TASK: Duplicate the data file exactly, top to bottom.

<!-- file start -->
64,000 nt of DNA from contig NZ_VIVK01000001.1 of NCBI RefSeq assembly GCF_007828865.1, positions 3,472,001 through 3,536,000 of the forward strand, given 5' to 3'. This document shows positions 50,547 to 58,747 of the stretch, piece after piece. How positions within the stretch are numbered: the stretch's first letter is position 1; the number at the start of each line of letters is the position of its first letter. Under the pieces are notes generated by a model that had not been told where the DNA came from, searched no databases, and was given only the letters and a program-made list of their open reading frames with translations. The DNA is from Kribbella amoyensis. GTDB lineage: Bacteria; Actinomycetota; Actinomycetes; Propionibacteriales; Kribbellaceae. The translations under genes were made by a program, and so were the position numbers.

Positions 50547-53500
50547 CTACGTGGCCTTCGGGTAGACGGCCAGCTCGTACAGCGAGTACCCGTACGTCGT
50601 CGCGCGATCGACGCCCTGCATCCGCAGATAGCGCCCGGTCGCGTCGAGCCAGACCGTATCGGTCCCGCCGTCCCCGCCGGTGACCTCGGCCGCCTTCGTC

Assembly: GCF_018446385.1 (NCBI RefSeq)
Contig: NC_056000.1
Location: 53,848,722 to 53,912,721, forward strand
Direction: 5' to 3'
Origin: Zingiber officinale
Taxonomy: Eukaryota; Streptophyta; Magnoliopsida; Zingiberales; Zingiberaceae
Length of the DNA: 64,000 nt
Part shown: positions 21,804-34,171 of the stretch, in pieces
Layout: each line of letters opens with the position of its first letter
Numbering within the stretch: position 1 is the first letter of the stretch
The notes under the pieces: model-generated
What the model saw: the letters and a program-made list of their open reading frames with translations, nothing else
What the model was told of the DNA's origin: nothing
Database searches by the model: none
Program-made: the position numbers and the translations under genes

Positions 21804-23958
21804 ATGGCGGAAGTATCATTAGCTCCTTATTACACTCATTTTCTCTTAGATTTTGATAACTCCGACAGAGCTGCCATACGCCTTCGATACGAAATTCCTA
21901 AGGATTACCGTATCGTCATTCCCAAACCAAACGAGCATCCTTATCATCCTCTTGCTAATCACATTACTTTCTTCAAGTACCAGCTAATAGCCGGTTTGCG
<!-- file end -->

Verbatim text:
64,000 nt of DNA from contig NZ_VIVK01000001.1 of NCBI RefSeq assembly GCF_007828865.1, positions 3,472,001 through 3,536,000 of the forward strand, given 5' to 3'. This document shows positions 50,547 to 58,747 of the stretch, piece after piece. How positions within the stretch are numbered: the stretch's first letter is position 1; the number at the start of each line of letters is the position of its first letter. Under the pieces are notes generated by a model that had not been told where the DNA came from, searched no databases, and was given only the letters and a program-made list of their open reading frames with translations. The DNA is from Kribbella amoyensis. GTDB lineage: Bacteria; Actinomycetota; Actinomycetes; Propionibacteriales; Kribbellaceae. The translations under genes were made by a program, and so were the position numbers.

Positions 50547-53500
50547 CTACGTGGCCTTCGGGTAGACGGCCAGCTCGTACAGCGAGTACCCGTACGTCGT
50601 CGCGCGATCGACGCCCTGCATCCGCAGATAGCGCCCGGTCGCGTCGAGCCAGACCGTATCGGTCCCGCCGTCCCCGCCGGTGACCTCGGCCGCCTTCGTC

Assembly: GCF_018446385.1 (NCBI RefSeq)
Contig: NC_056000.1
Location: 53,848,722 to 53,912,721, forward strand
Direction: 5' to 3'
Origin: Zingiber officinale
Taxonomy: Eukaryota; Streptophyta; Magnoliopsida; Zingiberales; Zingiberaceae
Length of the DNA: 64,000 nt
Part shown: positions 21,804-34,171 of the stretch, in pieces
Layout: each line of letters opens with the position of its first letter
Numbering within the stretch: position 1 is the first letter of the stretch
The notes under the pieces: model-generated
What the model saw: the letters and a program-made list of their open reading frames with translations, nothing else
What the model was told of the DNA's origin: nothing
Database searches by the model: none
Program-made: the position numbers and the translations under genes

Positions 21804-23958
21804 ATGGCGGAAGTATCATTAGCTCCTTATTACACTCATTTTCTCTTAGATTTTGATAACTCCGACAGAGCTGCCATACGCCTTCGATACGAAATTCCTA
21901 AGGATTACCGTATCGTCATTCCCAAACCAAACGAGCATCCTTATCATCCTCTTGCTAATCACATTACTTTCTTCAAGTACCAGCTAATAGCCGGTTTGCG